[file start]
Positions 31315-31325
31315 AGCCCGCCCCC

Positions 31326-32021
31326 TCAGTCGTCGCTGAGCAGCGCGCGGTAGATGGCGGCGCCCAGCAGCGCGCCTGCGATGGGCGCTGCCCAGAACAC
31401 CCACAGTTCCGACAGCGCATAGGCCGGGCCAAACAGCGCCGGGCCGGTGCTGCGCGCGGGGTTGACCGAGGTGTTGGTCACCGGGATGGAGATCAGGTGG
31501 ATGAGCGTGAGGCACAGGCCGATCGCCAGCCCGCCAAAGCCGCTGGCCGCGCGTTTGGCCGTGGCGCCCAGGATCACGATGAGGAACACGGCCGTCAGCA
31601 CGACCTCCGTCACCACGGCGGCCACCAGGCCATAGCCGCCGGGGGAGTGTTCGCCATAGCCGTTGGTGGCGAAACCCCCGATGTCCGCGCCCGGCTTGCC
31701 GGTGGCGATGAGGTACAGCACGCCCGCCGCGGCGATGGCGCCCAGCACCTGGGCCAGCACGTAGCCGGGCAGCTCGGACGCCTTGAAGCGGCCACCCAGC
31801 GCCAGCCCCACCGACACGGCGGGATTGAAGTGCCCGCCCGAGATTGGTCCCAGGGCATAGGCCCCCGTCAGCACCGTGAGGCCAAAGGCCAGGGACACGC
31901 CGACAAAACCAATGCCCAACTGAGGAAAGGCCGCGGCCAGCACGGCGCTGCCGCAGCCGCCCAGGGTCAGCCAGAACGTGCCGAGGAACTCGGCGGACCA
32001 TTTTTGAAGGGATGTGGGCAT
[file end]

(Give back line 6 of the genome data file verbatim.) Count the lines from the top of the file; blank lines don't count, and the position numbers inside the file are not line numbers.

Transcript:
31501 ATGAGCGTGAGGCACAGGCCGATCGCCAGCCCGCCAAAGCCGCTGGCCGCGCGTTTGGCCGTGGCGCCCAGGATCACGATGAGGAACACGGCCGTCAGCA